The National Marine Fisheries Service on Tuesday listed Atlantic sturgeon in the Gulf of Maine — including populations in the Kennebec and Penobscot rivers — as a threatened species under the federal Endangered Species Act. The service will now develop regulations to protect the fish.
In addition to listing the Gulf of Maine sturgeon as threatened, four other “distinct population segments” of Atlantic sturgeon — Chesapeake Bay, New York Bight, Carolina and South Atlantic — were listed as endangered species.
Atlantic sturgeon, which date back 200 million years, often are seen leaping out of the Kennebec River. The armor-plated fish can reach up to 14 feet in length and live up to 60 years. The Kennebec offers prime habitat because the anadromous fish live in salt water and spawn in fresh water.
While NOAA says the Kennebec is the only Maine river with a known population of breeding Atlantic sturgeon, the agency says the giant fish also may be spawning in the Penobscot.
But populations of Atlantic sturgeon declined during the late 1800s and early 20th century because of dams that blocked access to spawning areas, poor water quality, dredging and vessels hitting the fish.
In 2009, the Natural Resources Defense Council petitioned to have Atlantic sturgeon listed under the Endangered Species Act.
After a formal status review, consideration of scientific and commercial data and public comments, the National Marine Fisheries Service, National Oceanic and Atmospheric Administration and the U.S. Department of Commerce issued Tuesday’s ruling.
“We determined that the [New York Bight] and [Chesapeake Bay] DPS’ of Atlantic sturgeon are currently in danger of extinction throughout their range, and the [Gulf of Maine] DPS of Atlantic sturgeon is likely to become endangered within the foreseeable future throughout its range, on the basis of low population size and the level of impacts and number of threats such as continued degraded water quality, habitat impacts from dredging, continued bycatch in state and federally managed fisheries, and vessel strikes to each DPS,” the ruling states.
Still, the species is showing signs of “potential recovery” after the removal of threats such as directed fishing, improvements in water quality and the removal of dams such as the Edwards Dam in Augusta, the report states.
A historic river restoration project under way on the Penobscot is listed as one of the positive signs for sturgeon.
“The Veazie Dam in the Penobsot River represents a barrier to Atlantic sturgeon migrating to historical spawning habitat near Milford which blocks 29 kilometers of habitat,” the agency wrote. “The Penobscot River Restoration Project intends to remove this dam within the next couple of years and at that time, access to the entire historical spawning habitat will be restored.”
While it has been illegal to catch Atlantic sturgeon for more than a decade, Tuesday’s ruling will result in more strict prohibitions to protect the species, according to Lisa Manning, acting chief of the Endangered Species Division of NMFS.
Tuesday’s ruling will enact a prohibition against “take” of population segments listed as endangered — now including populations of Atlantic sturgeon in Chesapeake Bay, New York Bight, Carolina and South Atlantic, according to a release from NOAA. Take includes “harassing, harming, pursuing, wounding, killing, trapping, capturing or collecting.”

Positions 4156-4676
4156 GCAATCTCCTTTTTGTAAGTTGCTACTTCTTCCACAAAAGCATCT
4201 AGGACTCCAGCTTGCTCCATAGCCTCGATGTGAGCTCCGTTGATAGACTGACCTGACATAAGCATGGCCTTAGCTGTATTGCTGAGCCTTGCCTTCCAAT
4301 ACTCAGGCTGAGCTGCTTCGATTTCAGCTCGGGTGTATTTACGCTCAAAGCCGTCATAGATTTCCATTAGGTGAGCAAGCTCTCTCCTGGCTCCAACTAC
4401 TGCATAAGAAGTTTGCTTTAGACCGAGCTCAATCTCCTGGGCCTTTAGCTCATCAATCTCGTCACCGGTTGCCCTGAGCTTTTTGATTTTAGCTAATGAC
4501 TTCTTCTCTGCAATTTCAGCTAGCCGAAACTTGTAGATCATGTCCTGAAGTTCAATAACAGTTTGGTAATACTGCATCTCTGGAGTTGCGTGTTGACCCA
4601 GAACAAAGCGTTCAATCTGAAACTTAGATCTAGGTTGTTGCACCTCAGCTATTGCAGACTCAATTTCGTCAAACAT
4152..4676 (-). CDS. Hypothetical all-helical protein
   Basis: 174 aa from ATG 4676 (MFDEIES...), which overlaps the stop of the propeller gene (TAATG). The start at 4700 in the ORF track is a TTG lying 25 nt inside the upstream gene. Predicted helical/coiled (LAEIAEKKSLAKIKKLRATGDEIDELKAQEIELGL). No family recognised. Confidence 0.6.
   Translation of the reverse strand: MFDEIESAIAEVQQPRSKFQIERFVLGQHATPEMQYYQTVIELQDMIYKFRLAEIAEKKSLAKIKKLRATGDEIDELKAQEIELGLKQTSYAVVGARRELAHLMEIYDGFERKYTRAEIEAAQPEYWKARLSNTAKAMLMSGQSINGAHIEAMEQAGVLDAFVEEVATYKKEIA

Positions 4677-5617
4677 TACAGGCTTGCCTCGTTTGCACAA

Now listed as threatened, Atlantic sturgeon in the Gulf of Maine may acquire those same protections to protect them from becoming endangered, but Manning said rulemaking to determine those protections is continuing.
But industries and fishermen operating in the Penobscot and Kennebec watersheds already have been working around endangered sturgeon for years — in that case, shortnose sturgeon.
A much smaller relative to the Atlantic sturgeon, shortnose sturgeon live and breed in both the Penobscot and the Kennebec rivers.
In early 2010, Manning told the Bangor Daily News that because shortnose sturgeons already are protected under the Endangered Species Act, and because the two types of fish favor the same types of habitat, she would not anticipate that a federal listing of Atlantic sturgeon would have major impacts on Maine.
For instance, companies that want to dredge in the Penobscot already are required to work with federal biologists to minimize impacts to to shortnose sturgeon.
On Wednesday, West Bath attorney Steve Hinchman called the ruling “good news for the sturgeon, because they’ll finally start getting more protection. Clearly, given the rapid decline, we have to do something or we’ll lose a spectacular fish.”
Hinchman said a dredging project in the Kennebec River last summer “dramatically” reduced sturgeon activity.
The Army Corps of Engineers periodically dredges sections of the Lower Kennebec to make it possible for destroyers built at Bath Iron Works to reach the ocean.
“This decision certainly will have implications both for the location of future dredging, the amount of future dredging and the timing of future dredging,” Hinchman said.
Brad Sewall, senior attorney at the Natural Resources Defense Council, also praised the decision.
“The Atlantic sturgeon survived the Ice Age but is now threatened with extinction,” Sewall wrote in an email to The Times Record. “Despite a more than decade-old ban on fishing for the sturgeon, a host of other threats — including ongoing catch in other fisheries, habitat damage, pollution and the growing effects of climate change — have proved too challenging for the species to recover. By recognizing the fish’s endangered status, the federal government is giving this remarkable fish a fighting chance to live on into the 21st century.”
BDN writer Kevin Miller contributed to this report. To see more from The Times Record, visit timesrecord.com.